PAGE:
Home > ArtoftheDay Weekly > #165 - from 11 March 2010 to 17 March 2010

Art Of The Day Weekly

#165 - from 11 March 2010 to 17 March 2010

Théodore Géricault, L'enlèvement de Fualdès, ca., 1818 brown ink on pencil, 20,9x26,6cm, Paris, musée du Louvre © RMN / Jean-Gilles Berizzi (exhibition at musée d'Orsay, Paris)


Art and politics

LONDON – The Tate Modern has announced the next installation in the Turbine Hall, as of 10 October 2010, will be entrusted to Ai Weiwei, one of the most famous Chinese artists (born in 1957), whose creations are generally iconoclastic. In 1995, he broke a thousand-year-old Han urn (the photograph that shows the event, printed in eight copies, is negotiated at more than 100 000 € in auction houses). In 2006, he covered other antique potteries with paint. In 2007, at the Documenta event in Kassel, he manifested himself by the «import» of 1001 Chinese and by an artificial tempest that turned a sculpture with 1001– Chinese - doors into a pile of debris. Ai Weiwei is also known for his problems with the authorities. His investigation into the mismanagement of the help given during the earthquake in 2008 in Sichuan was rewarded by a severe interrogation, of which he was only saved by an operation in Germany. The diplomatic services must have turned livid when they learned of the commission and it is not sure the Chinese President will attend the inauguration. This is one of those opportunities in which we can confirm art can carry a real subversive charge…

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Alphonse Bertillon, Désiré Landru, 1919, framed photograph, 6,5x10,2 cm, Paris, private collection

Blood on the canvas

PARIS – One of the initiators of this exhibition is former French Minister of Justice Robert Badinter, a detail that in itself is not very common. But crime and its punishment have haunted the artisan of the abolition of the death penalty in France in 1981 for so long that he has had time to think of all their dimensions, including in the history of art. We shall therefore see two centuries of tight relations between art and crime, from the guillotine at the time of the Revolution up to Lombroso’s positivist theories, in which he claimed he could read the criminal character in the traits of a face; or of Surrealism, the amateur of the gratuitous crime. The different phases call upon the greatest artists: Géricault, Goya, Munch, without omitting the news briefs scrutinized by Daumier, the dregs of society by Grosz and Dix, Warhol’s electric chairs or the enigmas thought of by Ernst and Magritte. In the evolution of society of a divine form of justice towards a «rational» justice - simply punitive or equally «reconstructive»– artists had a considerable influence.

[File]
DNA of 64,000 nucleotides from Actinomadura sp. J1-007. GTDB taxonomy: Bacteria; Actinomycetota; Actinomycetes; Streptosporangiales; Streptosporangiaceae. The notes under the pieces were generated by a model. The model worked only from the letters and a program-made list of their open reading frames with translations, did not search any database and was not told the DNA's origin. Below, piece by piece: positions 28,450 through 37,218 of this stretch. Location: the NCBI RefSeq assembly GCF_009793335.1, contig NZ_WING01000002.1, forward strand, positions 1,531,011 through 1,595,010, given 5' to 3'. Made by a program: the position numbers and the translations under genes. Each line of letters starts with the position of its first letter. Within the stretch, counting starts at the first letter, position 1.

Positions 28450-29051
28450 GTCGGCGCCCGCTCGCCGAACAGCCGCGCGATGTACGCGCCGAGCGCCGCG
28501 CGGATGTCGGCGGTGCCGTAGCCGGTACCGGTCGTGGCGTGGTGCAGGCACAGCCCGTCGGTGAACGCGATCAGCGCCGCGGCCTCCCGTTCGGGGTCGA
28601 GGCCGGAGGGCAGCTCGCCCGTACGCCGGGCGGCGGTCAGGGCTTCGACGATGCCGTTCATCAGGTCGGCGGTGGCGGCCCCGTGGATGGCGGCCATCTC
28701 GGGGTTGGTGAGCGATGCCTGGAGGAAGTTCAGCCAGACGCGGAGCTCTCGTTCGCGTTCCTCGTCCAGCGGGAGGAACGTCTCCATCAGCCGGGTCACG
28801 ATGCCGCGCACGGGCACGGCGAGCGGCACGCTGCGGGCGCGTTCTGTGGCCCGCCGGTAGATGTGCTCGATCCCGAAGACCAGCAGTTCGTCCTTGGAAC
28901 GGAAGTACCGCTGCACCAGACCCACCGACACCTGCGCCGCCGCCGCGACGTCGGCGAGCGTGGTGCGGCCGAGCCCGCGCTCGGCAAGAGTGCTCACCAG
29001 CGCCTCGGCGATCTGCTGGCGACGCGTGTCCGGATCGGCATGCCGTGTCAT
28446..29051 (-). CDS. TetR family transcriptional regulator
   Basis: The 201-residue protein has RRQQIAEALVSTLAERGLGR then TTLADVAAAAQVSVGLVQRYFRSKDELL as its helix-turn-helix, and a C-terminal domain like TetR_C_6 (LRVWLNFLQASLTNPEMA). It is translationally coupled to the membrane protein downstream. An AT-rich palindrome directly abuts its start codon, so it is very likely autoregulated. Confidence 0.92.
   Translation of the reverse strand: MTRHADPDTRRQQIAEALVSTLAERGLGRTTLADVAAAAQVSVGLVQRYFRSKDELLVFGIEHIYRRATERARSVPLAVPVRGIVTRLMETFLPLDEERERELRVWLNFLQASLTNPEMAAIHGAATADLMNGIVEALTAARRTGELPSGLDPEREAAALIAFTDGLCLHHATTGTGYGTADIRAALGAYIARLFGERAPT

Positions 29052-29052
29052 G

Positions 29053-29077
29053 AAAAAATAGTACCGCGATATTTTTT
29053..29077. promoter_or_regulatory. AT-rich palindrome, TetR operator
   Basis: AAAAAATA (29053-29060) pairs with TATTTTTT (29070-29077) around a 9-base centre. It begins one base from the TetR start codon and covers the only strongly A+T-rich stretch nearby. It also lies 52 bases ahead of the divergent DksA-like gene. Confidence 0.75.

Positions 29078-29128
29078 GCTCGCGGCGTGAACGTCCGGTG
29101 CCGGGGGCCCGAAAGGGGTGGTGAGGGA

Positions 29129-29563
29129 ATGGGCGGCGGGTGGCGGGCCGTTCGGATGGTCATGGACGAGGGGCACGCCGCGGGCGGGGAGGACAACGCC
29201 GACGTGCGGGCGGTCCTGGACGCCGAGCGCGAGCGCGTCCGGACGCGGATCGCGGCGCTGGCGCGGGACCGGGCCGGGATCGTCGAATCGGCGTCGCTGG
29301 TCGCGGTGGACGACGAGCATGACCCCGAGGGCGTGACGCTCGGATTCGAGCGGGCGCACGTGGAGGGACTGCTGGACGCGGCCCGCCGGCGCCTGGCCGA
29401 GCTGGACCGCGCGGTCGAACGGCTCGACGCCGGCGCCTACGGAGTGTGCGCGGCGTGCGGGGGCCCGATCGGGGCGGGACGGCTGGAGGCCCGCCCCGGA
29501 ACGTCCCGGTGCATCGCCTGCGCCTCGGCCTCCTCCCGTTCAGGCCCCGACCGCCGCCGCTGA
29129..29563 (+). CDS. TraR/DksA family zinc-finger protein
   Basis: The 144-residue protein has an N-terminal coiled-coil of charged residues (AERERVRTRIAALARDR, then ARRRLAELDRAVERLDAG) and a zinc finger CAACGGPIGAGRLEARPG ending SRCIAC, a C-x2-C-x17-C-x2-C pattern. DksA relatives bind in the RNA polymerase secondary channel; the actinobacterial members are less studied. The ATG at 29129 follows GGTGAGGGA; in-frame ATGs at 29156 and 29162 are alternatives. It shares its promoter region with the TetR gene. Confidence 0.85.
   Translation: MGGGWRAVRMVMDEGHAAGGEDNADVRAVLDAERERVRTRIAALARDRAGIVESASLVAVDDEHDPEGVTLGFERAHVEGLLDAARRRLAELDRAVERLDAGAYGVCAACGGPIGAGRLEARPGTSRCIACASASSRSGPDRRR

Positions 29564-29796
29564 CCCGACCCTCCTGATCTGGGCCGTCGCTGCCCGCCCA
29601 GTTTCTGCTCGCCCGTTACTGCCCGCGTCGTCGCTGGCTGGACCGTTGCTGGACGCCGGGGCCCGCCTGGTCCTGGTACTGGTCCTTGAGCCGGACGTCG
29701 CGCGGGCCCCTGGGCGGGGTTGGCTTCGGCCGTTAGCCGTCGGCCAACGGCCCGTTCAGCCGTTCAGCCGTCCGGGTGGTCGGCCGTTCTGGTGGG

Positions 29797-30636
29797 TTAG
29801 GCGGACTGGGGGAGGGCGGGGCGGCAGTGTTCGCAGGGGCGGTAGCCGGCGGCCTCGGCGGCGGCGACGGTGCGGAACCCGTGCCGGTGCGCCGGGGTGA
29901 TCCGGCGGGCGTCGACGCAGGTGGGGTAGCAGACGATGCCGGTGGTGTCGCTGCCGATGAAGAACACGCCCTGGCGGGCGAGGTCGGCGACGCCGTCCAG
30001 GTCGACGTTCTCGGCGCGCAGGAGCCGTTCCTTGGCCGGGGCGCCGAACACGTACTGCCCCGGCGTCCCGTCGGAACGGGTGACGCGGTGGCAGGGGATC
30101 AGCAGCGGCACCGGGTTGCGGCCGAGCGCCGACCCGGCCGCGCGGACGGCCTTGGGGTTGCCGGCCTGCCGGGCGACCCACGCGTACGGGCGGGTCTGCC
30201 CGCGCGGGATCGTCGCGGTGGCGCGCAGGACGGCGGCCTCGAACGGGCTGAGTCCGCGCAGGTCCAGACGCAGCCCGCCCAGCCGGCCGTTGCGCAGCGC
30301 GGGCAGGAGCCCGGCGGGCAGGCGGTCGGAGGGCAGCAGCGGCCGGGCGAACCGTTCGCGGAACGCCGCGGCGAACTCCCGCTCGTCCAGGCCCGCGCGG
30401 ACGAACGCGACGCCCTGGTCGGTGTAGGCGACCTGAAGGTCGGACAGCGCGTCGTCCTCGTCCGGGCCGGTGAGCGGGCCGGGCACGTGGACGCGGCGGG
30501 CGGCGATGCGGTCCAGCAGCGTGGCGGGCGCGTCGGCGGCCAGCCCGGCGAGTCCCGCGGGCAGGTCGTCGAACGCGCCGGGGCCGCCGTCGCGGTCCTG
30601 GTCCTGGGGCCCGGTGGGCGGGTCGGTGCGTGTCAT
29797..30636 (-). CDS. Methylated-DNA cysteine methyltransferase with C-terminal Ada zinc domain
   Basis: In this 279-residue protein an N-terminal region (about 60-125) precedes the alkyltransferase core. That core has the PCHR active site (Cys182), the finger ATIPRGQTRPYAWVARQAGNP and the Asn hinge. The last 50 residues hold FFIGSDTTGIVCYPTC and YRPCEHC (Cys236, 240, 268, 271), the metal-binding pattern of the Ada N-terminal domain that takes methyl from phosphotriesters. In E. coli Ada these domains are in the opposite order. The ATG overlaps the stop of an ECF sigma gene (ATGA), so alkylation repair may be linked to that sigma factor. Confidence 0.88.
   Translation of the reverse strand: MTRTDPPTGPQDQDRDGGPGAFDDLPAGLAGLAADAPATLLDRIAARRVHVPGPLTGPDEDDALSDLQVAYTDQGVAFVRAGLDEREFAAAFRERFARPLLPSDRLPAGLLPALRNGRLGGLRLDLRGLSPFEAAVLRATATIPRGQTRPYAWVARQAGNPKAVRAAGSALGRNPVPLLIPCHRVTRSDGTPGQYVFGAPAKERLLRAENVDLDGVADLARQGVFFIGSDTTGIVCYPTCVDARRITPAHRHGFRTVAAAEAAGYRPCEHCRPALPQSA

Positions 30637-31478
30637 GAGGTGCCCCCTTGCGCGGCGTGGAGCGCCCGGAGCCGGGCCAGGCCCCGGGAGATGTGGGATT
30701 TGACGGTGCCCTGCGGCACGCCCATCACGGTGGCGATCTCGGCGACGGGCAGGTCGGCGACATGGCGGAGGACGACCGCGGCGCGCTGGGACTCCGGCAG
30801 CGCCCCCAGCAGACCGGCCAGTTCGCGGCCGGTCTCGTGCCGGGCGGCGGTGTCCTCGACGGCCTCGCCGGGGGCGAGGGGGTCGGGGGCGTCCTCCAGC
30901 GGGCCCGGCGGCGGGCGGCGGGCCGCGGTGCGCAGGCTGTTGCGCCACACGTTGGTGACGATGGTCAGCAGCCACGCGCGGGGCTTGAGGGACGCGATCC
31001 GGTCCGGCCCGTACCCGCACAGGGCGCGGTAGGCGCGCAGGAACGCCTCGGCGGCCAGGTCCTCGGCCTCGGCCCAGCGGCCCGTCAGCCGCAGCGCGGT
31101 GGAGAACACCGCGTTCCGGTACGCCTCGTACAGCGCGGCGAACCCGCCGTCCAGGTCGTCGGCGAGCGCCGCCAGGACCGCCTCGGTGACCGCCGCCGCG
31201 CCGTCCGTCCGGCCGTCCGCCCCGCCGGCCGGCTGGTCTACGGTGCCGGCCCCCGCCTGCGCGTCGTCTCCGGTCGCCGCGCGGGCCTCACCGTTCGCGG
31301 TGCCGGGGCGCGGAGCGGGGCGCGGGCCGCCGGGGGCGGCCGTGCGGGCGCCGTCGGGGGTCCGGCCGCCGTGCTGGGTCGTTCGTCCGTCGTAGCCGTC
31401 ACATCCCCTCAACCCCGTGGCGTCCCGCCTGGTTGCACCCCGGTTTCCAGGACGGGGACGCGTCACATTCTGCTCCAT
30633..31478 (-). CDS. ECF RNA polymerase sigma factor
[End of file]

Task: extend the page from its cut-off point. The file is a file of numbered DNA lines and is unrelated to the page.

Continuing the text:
Crime et châtiment at the musée d’Orsay from 15 March to 27 June 2010

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Lucian Freud, Leigh under the skylight, oil on canvas, 271x121 cm, 1994.

Freud, in camera

PARIS – One thing is sure: Lucian Freud is not the painter of open spaces (unless you consider our psyche as an open space, which it certainly is). Consequently, the choice of the «workshop» -where the painter works systematically, even to sketch the bony urban landscapes he sees though its skylight- as the central theme for this exhibition allows us to embrace the essential part of his work. We see his universe through these fifty imposing canvases: his loved ones, his models, often nude, his interiors – in spite of his moves from one workshop to another. We recognize the same plants, the same tired sofas, or even him. Lucian Freud was already 65 years old when the previous and far away Parisian retrospective was held in 1987. But his rhythm of work has not at all slowed-down since then and we will have the opportunity to see an entirely new part of it.
Lucian Freud. L’Atelier at the centre Pompidou from 10 March to 19 July 2010

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Artoftheday also recommends…

• A great, rather discreet, Mexican collector is the owner of a certain number of treasures, in particular some Grecos. The Jacquemart-André museum in Paris gives us the opportunity to discover the Spanish fund of the Pérez Simón collection. From 12 March to 1st August 2010.

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• Arnold Schönberg is known for being the inventor of dodecaphonic music. He also had a pictorial side: Arnold Schönberg, visions et regards in Toulouse show the composer’s self-portraits and landscapes. From 16 March to 9 May 2010.

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•In Dalla scena al dipinto the MART, in Rovereto, Italy, shows how the artists of the XIXth century, from Delacroix to Füssli, were fascinated by the theatre. Until 23 May 2010.

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Paul Gauguin (1848-1903), Deux femmes, signed and dated lower left P. Gauguin 1902, oil on canvas, 74 x 64.5cm (29x25in.) Courtesy Dickinson

Tefaf dabbles in paper